Tokyo Olympics: 13-year-old medalists are not alone in history
What were you doing at 13? Probably not winning Olympic medals like these athletes.
USA TODAY Sports, USA TODAY
Long distance runner Luis Grijalva heads to Tokyo and the Olympics. Soon he will be wearing a Guatemalan shirt.
Since qualifying for the Olympics in June, Grijalva, 22, a recipient of Delayed Action for the Arrival of Children (DACA) and a former student-athlete at Northern Arizona University (NAU), has been desperately searching for the permission from the United States Citizenship and Immigration Services (USCIS) will leave the United States in time to compete on August 3 with the Guatemalan contingent in Tokyo.
A complicated series of events took place. DACA recipients need special permission from the USCIS to leave and re-enter the country, including for the Olympics.
In June, Grijalva took second place and a silver medal with a time of 13: 13.1 in the men’s 5,000-meter race at the NCAA Outdoor Track and Field Championships in Eugene, Oregon. The time was a NAU and Big Sky Conference record, and surpassed the Olympic standard time of 13: 13.5, thus earning the Olympic qualification.
Before representing NAU and winning the 2018 All-American for the Lumberjacks, Grijalva, while competing at Armijo High School in Fairfield, California, won the 2016 CIF State Cross Country Championship title in Fresno.
Like the roughly 800,000 immigrants registered under DACA, or DREAMers, he has received protection from deportation, a driver’s license, and a social security number, but permission to leave the country and tenant can take months of red tape.
Valley immigration attorney Jessica Smith-Bobadilla and Grijalva quickly applied to the USCIS in Phoenix for the necessary permission. As the days approached for the start of athletics events in Tokyo, Smith-Bobadilla boarded a plane from California to Arizona in time for a Monday morning meeting at the USCIS office in Phoenix.
Smith-Bobadilla enlisted the help of Congressman Tom O’Halleran, D-Arizona, 1st District, and Senator Mark Kelly, D-Arizona, to allow USCIS officials in Arizona to view Grijalva’s file.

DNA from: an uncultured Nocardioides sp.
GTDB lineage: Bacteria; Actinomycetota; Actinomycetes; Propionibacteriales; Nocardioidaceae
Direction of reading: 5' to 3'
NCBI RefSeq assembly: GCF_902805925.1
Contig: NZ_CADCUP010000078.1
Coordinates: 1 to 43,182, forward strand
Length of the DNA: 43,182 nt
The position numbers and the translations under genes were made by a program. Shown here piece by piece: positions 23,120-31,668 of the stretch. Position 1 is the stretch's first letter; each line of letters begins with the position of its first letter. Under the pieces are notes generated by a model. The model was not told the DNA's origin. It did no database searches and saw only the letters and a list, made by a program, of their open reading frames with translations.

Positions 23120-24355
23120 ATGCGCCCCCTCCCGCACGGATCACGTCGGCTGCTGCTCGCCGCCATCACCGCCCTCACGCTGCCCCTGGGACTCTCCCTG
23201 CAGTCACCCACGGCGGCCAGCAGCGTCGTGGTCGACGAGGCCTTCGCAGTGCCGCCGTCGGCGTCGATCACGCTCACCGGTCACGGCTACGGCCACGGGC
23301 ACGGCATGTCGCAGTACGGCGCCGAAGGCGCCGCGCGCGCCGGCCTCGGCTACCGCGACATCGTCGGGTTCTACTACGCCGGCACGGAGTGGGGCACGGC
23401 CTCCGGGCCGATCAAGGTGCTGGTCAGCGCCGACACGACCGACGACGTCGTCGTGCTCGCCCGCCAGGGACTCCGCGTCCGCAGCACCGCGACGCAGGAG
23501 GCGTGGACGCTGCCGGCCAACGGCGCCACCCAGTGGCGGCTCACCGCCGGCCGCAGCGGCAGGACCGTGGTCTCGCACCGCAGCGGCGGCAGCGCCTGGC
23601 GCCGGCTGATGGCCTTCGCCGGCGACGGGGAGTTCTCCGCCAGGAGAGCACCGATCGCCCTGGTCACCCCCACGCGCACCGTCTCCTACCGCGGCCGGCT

The official news came through a phone call from the USCIS.
“We were in the rental car together and we found out after so much back and forth that we were both very impressed,” Smith-Bobadilla said.
The second request was quickly submitted, accompanied by a second $ 575 and much more in the form of written support for Grijalva. He soon received the advanced reentry document, which allows him to return to the United States.
“Young DREAMers are our neighbors, students, doctors and teachers, and they deserve stability and access to the tools they need to pursue their dreams,” O’Halleran said on his website. “I applaud the hard work of the social workers on my team to help defend Luis and obtain the necessary permits to bring him to Tokyo to pursue his dreams. “
The representatives, Smith-Bobadilla added, were instrumental in getting Grijalva’s request notified and receiving a “high priority emergency” review.
“I’m very persistent if I get attached to something, I really try to be aggressive, I try to talk to people and I try to overcome obstacles,” Smith-Bobadilla said.
At 1, Grijalva came to New York City from Guatemala with her parents and two brothers in 2000. At 3, the entire family moved to California.
Dan Casarez covers the city of Tulare for the Advance-Register. Report for America body member with GroundTruth Project, an independent, nonpartisan, nonprofit news organization dedicated to supporting the next generation of local journalists in the United States and around the world.